Tuesday, April 1, 2008

REM - "Accelerate" (Warner Bros. 2008)

As you're probably aware, there's an immense amount of hype surrounding the release of this record. So why should an uppity little shit like me bother reviewing it? Well, see if you can make it to the bottom and maybe you'll understand.

In 1986 the only exposure I had had to REM was the video for "Can't Get There From Here" that had been rotating on MTV. I based an assumption that they were a lame new wave band from that song and video and had put them out of my mind with the heaps of other crap being released at the time. In early 1987 it so happened I was in a car with a friend of my girlfriend's brother waiting on somebody one night (don't ask). He popped in a cassette and one of the most searing, honest to God rock 'n' roll songs I had ever heard erupted from the speakers. "Who the fuck is this?" I asked my passing acquaintance. After looking at me like I was a clueless hick dressed up like a punk rocker (let's not explore that too deeply) he answered, "REM". The song was "Begin the Begin" and the album was Lifes Rich Pageant (IRS Records 1986). My opinion of the band changed immediately. I went out and bought everything by them. I had found music that wasn't punk rock but still was the very essence of rock 'n' roll. I only wished (and still do) that I had clued in earlier.

Document (IRS Records 1987) was released later that year and I was again knocked on my ass. This was American post punk. Fuck that - this was American rock 'n' roll combining the most admirable qualities of the music of The 60's and early 70's and updating it through the filter of punk and post punk. And it was from the USA, dammit. It left Springsteen and Johnny Cougar (or whatever the fuck he was calling himself back then) so far back in the dust you could neither see nor give a shit about them. Straight up American rock 'n' roll that didn't suck. In the 1980's. Saints forefend.

Then came the disappointment of Green (WEA 1988). To me, it was downhill from there. The spirit was gone. Michael Stipe's lyrics, always introspective, became self consciously introspective and maudlin. Peter Buck's by turns fiery and beautifully melodic guitar work seemed more and more an afterthought. The music kept getting mellower and more radio friendly. There was the well intentioned attempt to return to rock 'n' roll with 1994's lackluster Monster, but you could tell their hearts weren't in it. More mellow, boring records were to follow. The songs were formulaic and all sounded the same. I gave up. In my mind one of my favorite bands had faded away without even realizing it.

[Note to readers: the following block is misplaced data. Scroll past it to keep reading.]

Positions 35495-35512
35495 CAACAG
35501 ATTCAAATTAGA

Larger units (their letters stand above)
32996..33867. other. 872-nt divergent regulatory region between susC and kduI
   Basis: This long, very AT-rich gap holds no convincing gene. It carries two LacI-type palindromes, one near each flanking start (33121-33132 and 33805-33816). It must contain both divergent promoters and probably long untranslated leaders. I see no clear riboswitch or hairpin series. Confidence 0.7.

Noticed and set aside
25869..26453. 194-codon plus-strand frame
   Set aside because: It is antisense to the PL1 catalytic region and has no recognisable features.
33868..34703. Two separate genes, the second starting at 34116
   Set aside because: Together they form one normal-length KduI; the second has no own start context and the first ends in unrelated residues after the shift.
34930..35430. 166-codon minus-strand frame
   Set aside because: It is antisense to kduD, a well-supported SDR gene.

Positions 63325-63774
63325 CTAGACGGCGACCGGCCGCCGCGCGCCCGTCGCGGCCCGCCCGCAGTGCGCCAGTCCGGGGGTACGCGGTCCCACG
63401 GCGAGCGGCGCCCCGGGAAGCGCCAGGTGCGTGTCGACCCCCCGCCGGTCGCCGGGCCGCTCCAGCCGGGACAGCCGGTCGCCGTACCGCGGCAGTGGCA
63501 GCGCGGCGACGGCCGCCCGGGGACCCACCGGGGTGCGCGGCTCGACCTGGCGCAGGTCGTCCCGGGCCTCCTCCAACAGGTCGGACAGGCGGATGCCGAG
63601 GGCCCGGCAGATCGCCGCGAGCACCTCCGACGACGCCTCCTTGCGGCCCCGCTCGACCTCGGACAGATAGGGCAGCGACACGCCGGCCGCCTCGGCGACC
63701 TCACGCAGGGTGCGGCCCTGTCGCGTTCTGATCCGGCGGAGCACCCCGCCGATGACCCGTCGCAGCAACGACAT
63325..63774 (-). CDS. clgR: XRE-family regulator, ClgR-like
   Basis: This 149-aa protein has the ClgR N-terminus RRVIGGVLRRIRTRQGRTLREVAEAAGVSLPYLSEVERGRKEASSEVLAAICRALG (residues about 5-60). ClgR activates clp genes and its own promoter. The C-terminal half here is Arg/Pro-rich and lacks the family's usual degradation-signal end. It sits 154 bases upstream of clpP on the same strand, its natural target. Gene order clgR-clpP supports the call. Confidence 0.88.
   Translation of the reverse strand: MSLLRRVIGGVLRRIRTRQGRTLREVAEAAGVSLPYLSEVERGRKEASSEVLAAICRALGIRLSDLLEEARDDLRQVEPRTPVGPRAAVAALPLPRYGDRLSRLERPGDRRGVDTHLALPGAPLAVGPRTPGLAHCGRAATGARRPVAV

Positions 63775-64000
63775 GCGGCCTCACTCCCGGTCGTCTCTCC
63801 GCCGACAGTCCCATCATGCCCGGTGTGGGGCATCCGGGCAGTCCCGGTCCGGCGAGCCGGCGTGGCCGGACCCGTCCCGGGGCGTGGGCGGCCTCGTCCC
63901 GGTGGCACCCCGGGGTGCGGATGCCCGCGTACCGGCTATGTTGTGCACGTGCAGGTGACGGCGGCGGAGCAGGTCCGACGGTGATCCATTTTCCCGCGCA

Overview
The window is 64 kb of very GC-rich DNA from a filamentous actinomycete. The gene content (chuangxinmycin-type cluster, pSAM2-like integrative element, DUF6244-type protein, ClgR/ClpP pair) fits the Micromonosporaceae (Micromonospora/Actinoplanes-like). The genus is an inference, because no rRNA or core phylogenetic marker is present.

As I was wandering through a certain soulless corporate chain electronic gadgets store in search of a gift today I noticed the last copy of REM's latest, Accelerate, on the best seller rack. What the fuck?, I thought, I'll give it a shot for old time's sake.

I slid the CD into the player in my van not expecting much. What came blasting out of the speakers was one of the most searing, honest to God rock 'n' roll songs I've heard in a long time. Album launcher "Living Well is the Best Revenge" is not only the strongest album opener from REM since "Begin the Begin", it's one of the strongest album openers I can bring to recent memory. Any fears of formulaic repetition are dispelled with the following track, "Man-Sized Wreath" - vintage REM with a hooky verse broken up by some minor key audial weirdness turning around into an anthemic chorus. Track three - immediate guitar hook, great vocal melody, brilliant sing-along chorus.

This is the record that should have followed Document. It's got all the pop hooks, musical experimentalism, esoteric lyrics with a strongly political undertone, and dynamics to spare that characterized the classic years of REM. "Mr. Richards" is reminiscent of "Finest Worksong", building on its intrinsic droning construction, "Until the Day is Done" is mellow and overtly political, "Horse to Water" builds on the choppy verse - smooth, melodic chorus dynamic found in many REM songs and takes the prize for strongest track, "Houston" is odd in that fashion that is uniquely REM.

This might all smack of a nostalgia record - returning to a tried and true formula to shake things up and make some old fans happy. That isn't the case. This album displays a return to the spirit of classic REM, and while they certainly pull some familiar tricks out of the bag, this record sounds as fresh and contemporary as anything out there.

I know all this is much more specific that I tend to get with a record review, but hearing Accelerate was, for me, like finding out a friend you thought was dead is actually alive and well. He's just been missing for 20 years. I had consigned REM to a relic of my youth, and here they come, spinning my head around by proving they still have it in them to be one of the greatest rock 'n' roll bands in the world.

Record labels typically generate hype to disguise the fact that they're releasing a weak product upon which they blew the bank. But occasionally, very occasionally, the hype is there because there's a fucking masterpiece worthy of it. I think you've got a pretty good idea of what I think. Go buy it and decide for yourself.

4 out of 4 fables


Jane said...

this is very good news indeed.

MiseryCreek said...

You're telling me. A few more surprises like this in my life and I might not die of a broken heart.